Luke-Acts: Luke 5

Luke chapters 4 through 9 give us glimpses of the ministry of Jesus, especially in preaching, teaching and miracles, particularly healing miracles. But the focus is not so much on the miracles themselves. They are signs, pointing to Jesus and His work of bringing the kingdom of God into the midst of the people.

As you read this chapter—and really, throughout this book—it's important to note that the healings, miracles, and deeds of Jesus are all connected to His word: when He speaks, something happens. To be able to read Luke's Gospel account on more than just a surface level that notices that important events are happening, we need to understand what we read at the end of chapter 4 (4:43): Jesus must preach; that is why He was sent. And so it is His word that is the primary cause of action. His word causes the results: the catch of fish, the healing of lepers and a paralytic, the calling of Levi. It is also His word, and His speaking with His own authority, that causes opponents to begin their opposition.

Let's look at a few specific places where these things are happening:

  • 5:1-11The metaphor of fishing becomes an important one as Jesus institutes the Apostles into their callings. It's important not to import our picture of recreational fishing onto this (poles and bait, leisure time); the right context is that of commercial fishing (nets, large "casts", wide areas).
  • 5:1 The crowds are pressing in on Him why? "To hear the Word of God".
  • 5:3 Here we also see a use of technology to allow God's Word to be heard: Jesus gets into a boat and puts out a little from shore. If you've ever been out on the water, you know how easily sound carries; the water acts like a natural microphone.
  • 5:4-5 Jesus directs the unthinkable for a fisherman—to try again after a full night of empty nets, yet Peter follows "at Your word".
  • 5:12-16 Jewish Law dictated that a leper was to be kept outside the city, outside the community. A leper would. make others unclean. But Jesus, because He is God, reverses the effect: His word and His touch brings cleanness—both spiritual and physical cleansing!
  • 5:17-26 Notice where Jesus starts with the paralytic. Not with his physical state, but his spiritual state. The physical healing comes only as a demonstration of the spiritual.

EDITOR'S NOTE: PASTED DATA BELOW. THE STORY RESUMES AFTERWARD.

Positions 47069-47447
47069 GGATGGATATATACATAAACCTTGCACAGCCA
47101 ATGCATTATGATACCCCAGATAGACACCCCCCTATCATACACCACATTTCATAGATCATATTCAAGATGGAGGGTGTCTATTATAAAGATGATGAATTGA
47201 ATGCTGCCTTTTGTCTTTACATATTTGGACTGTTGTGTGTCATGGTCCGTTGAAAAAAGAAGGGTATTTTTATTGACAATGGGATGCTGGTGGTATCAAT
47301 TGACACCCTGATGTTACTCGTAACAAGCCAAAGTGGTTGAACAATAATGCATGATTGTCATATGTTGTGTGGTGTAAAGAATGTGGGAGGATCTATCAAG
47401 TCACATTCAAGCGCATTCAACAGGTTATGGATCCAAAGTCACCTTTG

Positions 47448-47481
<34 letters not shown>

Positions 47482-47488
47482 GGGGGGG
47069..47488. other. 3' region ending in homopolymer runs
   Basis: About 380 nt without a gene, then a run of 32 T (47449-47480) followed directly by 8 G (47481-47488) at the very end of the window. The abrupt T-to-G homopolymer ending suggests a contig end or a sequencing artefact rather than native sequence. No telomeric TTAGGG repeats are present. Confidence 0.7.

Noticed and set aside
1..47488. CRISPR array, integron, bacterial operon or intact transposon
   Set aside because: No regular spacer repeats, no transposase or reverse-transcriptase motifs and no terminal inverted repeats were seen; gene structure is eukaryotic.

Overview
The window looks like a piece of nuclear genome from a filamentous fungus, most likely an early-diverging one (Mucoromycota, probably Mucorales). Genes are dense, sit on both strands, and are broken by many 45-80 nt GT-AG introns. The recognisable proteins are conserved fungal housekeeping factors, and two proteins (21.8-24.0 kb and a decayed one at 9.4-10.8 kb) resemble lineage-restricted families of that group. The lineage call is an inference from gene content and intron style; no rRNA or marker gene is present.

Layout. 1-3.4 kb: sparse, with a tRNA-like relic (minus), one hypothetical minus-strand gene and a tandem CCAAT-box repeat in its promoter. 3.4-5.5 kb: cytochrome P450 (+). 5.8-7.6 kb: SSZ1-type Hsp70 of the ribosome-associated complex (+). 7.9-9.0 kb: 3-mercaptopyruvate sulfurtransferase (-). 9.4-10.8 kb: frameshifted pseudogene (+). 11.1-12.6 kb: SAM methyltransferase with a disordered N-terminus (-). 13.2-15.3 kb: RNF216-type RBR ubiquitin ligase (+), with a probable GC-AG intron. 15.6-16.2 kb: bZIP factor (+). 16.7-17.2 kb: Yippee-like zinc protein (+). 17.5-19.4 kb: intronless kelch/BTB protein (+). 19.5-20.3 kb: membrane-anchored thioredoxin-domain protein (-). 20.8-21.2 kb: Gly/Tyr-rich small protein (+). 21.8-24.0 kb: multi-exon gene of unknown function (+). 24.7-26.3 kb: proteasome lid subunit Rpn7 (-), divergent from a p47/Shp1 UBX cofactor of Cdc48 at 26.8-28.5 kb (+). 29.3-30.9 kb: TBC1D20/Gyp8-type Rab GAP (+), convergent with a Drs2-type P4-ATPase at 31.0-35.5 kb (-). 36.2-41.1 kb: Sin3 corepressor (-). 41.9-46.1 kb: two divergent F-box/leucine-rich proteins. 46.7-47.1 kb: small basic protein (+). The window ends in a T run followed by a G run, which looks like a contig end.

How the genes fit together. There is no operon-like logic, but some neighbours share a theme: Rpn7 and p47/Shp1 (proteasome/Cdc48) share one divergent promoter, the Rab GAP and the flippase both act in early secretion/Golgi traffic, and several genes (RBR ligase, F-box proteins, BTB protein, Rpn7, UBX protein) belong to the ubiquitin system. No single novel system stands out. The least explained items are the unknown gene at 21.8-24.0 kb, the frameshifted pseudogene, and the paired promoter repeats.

• 5:21 This is the first indication of opposition to Jesus in Luke's Gospel account. The opposition will intensify as the account continues. Notice the opposition is theological; the Pharisees and teachers of the law believe that Jesus is committing blasphemy by speaking the forgiveness of sins. They're right that only God can forgive sins. What they fail to recognize is that Jesus is in fact God, and therefore actually does have the authority to forgive sins. The physical healing is a sign of His authority to forgive sins, not the other way around.
  • 5:27-32 The calling to discipleship produces a response of faith, which includes celebration. "Table fellowship" is a recurring theme in Luke as well. This also produces opposition with the religious leaders, who take the approach that "good religious people" shouldn't associate with "sinners". The religious leaders fail to understand that all people are sinners, not just the "captital-S" sinners.
  • 5:31-32 This is an important saying. Jesus is using (and the physician Luke is highlighting) medical language to describe a spiritual reality. People who are self-righteous (i.e. "well") think they don't need a doctor (Jesus and His grace), but those who recognize their sin (the sick) do. To repent is to acknowledge your "sickness".
  • 5:33 Again we see the theme of celebration and feasting. To eat and drink is the right thing to do at a feast. When the bridegroom is present, it's not a time to fast.
  • 5:36-39 This short parable is profound. What Jesus is doing doesn't fit the Old Covenant; it is altogether new, and must be responded to as such.